There are a lot of different types of attorneys practicing many different types of law in many different settings.
Generally, we can break up the attorneys into two types: transactional and litigation. Litigation attorney will focus more on appearances, depositions, going to court, and trials. Transactional attorneys will focus more on the "paperwork" aspect of cases (simplifying quite a bit!).
In the US, law school is generally three years period there are part-time programs available which can extend the duration of school to four years. Once you complete your bachelors degree in however long it takes you, most lawyers will go to law school where they will learn their legal education and prepare to sit for the bar exam in their respective jurisdictions. It is possible, in some jurisdictions (e.g. California), to become a lawyer without having gone to law school. This requires significant internship with a willing attorney.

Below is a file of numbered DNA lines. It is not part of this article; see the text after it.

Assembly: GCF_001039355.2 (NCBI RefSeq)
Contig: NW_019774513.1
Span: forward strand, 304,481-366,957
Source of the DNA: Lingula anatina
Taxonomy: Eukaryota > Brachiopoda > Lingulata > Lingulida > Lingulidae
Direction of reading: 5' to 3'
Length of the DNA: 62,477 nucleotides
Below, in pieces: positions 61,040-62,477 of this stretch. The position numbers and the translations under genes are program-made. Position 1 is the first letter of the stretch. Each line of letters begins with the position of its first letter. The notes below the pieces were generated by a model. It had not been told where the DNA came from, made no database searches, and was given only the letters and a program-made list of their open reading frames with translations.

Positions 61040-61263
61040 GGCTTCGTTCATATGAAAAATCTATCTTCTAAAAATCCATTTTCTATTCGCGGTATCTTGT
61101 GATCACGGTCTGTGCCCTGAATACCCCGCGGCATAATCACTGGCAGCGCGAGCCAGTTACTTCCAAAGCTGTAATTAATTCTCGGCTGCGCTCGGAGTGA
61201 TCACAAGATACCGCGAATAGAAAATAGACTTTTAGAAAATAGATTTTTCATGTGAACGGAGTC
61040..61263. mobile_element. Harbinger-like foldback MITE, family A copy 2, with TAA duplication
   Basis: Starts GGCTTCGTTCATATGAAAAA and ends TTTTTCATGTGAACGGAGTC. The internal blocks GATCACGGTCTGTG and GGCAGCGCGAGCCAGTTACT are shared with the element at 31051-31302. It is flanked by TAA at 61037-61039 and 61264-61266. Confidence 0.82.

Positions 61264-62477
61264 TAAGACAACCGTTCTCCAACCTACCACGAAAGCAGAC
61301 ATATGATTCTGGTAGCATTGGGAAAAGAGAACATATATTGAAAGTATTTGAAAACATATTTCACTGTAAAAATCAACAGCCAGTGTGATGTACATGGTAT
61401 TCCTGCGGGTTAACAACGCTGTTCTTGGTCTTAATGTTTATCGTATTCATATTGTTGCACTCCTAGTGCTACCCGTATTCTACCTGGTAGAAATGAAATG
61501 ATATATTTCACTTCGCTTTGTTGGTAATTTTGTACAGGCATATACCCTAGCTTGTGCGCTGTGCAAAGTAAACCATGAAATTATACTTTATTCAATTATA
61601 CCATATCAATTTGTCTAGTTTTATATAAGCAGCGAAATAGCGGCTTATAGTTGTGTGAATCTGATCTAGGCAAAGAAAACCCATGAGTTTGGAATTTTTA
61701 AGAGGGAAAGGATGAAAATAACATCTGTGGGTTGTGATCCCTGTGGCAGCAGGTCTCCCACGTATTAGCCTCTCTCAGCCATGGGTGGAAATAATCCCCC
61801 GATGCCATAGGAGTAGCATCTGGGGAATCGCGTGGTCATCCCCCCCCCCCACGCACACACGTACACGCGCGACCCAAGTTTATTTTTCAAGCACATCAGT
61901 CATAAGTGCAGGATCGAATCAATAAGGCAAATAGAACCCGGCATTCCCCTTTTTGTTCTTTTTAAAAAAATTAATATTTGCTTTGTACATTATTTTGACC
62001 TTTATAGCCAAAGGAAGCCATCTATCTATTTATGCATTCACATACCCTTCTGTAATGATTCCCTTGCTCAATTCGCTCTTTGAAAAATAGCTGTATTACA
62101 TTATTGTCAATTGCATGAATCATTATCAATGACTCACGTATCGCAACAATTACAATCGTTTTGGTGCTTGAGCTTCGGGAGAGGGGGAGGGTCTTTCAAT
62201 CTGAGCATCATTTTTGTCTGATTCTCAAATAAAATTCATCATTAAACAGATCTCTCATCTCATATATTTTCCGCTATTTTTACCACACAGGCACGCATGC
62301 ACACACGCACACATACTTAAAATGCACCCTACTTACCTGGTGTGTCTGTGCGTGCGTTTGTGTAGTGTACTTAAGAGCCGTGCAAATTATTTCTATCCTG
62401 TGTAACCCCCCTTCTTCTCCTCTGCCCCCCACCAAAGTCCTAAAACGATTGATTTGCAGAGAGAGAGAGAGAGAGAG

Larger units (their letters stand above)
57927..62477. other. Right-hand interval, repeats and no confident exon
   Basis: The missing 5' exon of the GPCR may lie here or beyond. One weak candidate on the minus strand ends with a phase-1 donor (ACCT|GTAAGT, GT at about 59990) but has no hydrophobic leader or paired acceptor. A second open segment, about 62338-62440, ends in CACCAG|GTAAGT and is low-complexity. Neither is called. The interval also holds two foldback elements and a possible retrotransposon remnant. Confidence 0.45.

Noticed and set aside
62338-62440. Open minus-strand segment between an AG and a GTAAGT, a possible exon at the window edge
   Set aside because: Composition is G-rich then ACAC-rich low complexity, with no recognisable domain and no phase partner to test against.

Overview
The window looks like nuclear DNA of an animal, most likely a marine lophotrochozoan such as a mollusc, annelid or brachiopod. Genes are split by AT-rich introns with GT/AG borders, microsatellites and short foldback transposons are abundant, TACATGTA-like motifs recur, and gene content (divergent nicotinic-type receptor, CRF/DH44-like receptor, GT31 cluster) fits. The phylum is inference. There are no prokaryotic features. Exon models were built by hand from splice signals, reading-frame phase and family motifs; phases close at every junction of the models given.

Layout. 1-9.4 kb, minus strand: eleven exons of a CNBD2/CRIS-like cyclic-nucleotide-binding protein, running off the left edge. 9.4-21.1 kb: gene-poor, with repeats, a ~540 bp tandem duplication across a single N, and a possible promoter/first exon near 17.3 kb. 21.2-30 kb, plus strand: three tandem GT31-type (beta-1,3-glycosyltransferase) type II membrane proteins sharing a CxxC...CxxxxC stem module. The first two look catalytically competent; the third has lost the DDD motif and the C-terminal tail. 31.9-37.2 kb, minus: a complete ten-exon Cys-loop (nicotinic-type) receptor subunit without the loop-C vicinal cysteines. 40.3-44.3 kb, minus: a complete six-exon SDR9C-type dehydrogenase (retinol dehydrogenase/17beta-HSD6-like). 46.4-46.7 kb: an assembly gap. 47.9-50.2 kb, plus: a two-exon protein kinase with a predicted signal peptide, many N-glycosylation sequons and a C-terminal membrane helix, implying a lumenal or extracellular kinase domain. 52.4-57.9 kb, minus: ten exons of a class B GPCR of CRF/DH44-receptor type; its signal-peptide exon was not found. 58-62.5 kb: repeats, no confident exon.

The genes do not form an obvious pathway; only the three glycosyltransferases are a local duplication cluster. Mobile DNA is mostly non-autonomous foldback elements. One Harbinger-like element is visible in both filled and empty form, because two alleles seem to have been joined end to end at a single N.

Eleanor Maria (Ria)’s Answer
Also, lawyering can take place in a wide variety of scenarios: the court system, for a non-profit, for a company, in a law firm, for a government, or as a solo practitioner. You may even decide to NOT practice law but work in an adjacent field such as recruiting, management or education.
Mostly the work of a lawyer (litigation) is reviewing documents, analyzing and taking the necessary steps for resolution. Depending on what type of case it is- the documents can be large or small in quantity. They interview and take depositions. They answer and review court documents. There is production of documents such as Complaints, Answers, Requests for documents, Admissions, etc.
Schooling is very intense as you would need to be organized and hardworking. The testing is in the form of clinics where you would be quizzed on what you know so far from the numerous pages of reading. You also take elective classes while in law school. Also you would be required to know the case and statutory law that applies. The classes can be difficult but it's worth it in the end.
Most work takes places either at home or in office if you are solicitor or one time in office if you are a barrister or on other sites if you are a barrister or in house if you are a corporate one.